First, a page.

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Summer Reading Tips for Families

Summer Reading Tips for Families

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Updated on Jul 12, 2008

Experts agree: Children who read during the summer gain reading skills, while those who do not often experience learning losses. Kids across the nation are sure to find reading enticing this summer with these tips.

  • Combine activities with books. Summer leaves lots of time for kids to enjoy fun activities such as going to the park, seeing a movie, or going to the beach. Why not also encourage them to read a book about the activity? If you're going to a baseball game, suggest your child read a book about his or her favorite player beforehand. In the car or over a hot dog, you'll have lots of time to talk about the book and the game.
     
  • Visit the library. If your child doesn't have a library card, summer is a great time to sign up. In addition to a wide selection of books to borrow, many libraries have fun, child-friendly summer reading programs.
     
  • Lead by example. Read the newspaper at breakfast, pick up a magazine at the doctor's office, and stuff a paperback in your beach bag. If kids see the adults around them reading often, they will understand that literature can be a fun and important part of their summer days.
     
  • Talk it up. Talking with your kids about what you have read also lets them know that reading is an important part of your life. Tell them why you liked a book, what you learned from it, or how it helped you -- soon they might start doing the same.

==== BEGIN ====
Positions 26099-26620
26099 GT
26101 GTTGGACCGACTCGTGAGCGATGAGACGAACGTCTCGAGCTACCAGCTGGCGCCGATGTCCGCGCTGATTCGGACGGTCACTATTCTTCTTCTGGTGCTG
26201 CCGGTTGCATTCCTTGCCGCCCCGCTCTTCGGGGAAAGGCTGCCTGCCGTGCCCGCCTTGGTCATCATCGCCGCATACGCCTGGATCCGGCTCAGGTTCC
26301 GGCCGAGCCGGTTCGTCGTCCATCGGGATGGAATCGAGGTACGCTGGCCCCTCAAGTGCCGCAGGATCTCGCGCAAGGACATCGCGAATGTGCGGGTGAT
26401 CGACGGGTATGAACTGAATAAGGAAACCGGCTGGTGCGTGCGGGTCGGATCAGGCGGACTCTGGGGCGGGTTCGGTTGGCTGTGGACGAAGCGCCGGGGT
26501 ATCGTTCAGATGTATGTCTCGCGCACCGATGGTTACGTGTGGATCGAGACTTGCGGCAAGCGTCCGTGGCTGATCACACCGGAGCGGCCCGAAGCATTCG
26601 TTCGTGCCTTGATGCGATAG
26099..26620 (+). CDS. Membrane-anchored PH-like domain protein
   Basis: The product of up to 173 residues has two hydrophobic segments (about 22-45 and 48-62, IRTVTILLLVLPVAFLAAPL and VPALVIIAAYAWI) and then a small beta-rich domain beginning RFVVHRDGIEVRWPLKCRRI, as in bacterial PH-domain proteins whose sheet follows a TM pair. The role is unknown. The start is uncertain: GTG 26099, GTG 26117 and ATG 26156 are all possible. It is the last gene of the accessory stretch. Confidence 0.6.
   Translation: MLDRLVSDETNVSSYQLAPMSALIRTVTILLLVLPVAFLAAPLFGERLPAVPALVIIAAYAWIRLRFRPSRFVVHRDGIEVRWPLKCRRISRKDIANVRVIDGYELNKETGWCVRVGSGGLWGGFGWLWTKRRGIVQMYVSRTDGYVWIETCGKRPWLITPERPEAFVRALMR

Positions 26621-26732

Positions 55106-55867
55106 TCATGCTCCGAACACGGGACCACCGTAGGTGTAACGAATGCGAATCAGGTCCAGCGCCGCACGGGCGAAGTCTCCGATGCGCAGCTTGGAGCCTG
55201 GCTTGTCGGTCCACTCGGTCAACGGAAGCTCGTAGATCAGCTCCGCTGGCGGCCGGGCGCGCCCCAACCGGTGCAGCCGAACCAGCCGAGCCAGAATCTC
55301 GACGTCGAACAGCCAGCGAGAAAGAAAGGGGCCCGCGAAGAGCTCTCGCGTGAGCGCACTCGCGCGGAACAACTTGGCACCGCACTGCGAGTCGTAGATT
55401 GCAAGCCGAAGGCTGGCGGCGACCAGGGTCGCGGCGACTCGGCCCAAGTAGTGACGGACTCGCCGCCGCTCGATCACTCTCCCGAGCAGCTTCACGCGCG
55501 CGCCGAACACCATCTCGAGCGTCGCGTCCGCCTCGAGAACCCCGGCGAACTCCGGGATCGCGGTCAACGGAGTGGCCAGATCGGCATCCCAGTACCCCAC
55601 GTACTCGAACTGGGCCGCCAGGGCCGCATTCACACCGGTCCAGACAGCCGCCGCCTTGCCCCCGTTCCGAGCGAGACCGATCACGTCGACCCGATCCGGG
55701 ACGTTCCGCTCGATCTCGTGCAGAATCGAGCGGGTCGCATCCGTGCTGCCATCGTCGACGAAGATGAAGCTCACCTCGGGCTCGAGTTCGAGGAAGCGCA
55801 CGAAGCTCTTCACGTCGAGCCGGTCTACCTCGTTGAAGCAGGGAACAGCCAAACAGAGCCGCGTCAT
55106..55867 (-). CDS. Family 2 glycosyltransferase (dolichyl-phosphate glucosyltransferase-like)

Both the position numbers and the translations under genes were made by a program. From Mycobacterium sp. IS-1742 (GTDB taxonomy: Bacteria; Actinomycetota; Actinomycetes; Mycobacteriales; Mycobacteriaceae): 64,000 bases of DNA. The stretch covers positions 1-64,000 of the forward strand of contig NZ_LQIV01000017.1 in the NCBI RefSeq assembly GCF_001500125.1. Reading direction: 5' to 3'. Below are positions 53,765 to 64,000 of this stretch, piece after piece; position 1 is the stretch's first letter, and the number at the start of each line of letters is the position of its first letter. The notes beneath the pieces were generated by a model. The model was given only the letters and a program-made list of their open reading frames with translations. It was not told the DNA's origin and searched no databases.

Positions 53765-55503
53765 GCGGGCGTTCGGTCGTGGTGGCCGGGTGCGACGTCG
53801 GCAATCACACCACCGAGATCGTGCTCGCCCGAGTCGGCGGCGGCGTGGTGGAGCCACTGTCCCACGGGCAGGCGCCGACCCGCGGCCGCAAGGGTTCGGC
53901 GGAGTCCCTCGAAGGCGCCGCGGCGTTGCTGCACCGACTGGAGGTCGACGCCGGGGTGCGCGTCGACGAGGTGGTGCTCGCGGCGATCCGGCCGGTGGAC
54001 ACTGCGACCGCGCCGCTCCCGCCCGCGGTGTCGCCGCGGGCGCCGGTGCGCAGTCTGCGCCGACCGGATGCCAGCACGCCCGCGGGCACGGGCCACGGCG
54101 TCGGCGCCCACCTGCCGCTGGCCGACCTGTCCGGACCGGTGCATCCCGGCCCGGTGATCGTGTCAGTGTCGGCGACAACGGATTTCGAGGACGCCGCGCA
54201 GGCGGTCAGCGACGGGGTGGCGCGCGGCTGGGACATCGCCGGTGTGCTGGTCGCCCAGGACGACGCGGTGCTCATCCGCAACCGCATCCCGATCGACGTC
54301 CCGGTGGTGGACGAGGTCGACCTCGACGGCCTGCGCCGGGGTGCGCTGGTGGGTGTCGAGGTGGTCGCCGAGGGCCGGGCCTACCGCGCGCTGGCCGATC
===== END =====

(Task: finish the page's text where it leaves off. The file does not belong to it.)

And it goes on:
• Help kids find time to read. Summer camp, music lessons, baseball games, and videos are all fun things kids like to do during the summer. However, by the end of the day, children may be too tired to pick up a book. When planning summer activities with children, remember to leave some time in their schedules for reading. Some convenient times may be before bedtime or over breakfast.
     
  • Relax the rules for summer. During the school year, children have busy schedules and often have required reading for classes. Summer is a time when children can read what, when, and how they please. Don't set daily minute requirements or determine the number of pages they should read. Instead, make sure they pick up books for fun and help find ways for them to choose to read on their own. You may even want to make bedtime a little bit later if you find that your child can't put down a book.
     
  • Have plenty of reading material around. Storybooks aren't the only thing that kids can read for fun. Be sure to have newspapers, magazines, and informational material on hand that might spark the interest of a young reader.
     
  • Use books to break the boredom. Without the regular school regimen, adults and kids need more activities to fill the hours. Books that teach kids how to make or do something are a great way to get kids reading and keep them occupied. Don't forget to take your kids' favorite reading series along on long road trips.
     
  • Read aloud with kids. Take your children to see a local storyteller or be one yourself. The summer months leave extra time for enthusiastic read-alouds with children no matter what their age. Don't forget to improvise different voices or wear a silly hat to make the story that much more interesting!

For more information and tips to get your child reading over the summer, check out the Reading is Fundamental Summer Reading Guide.

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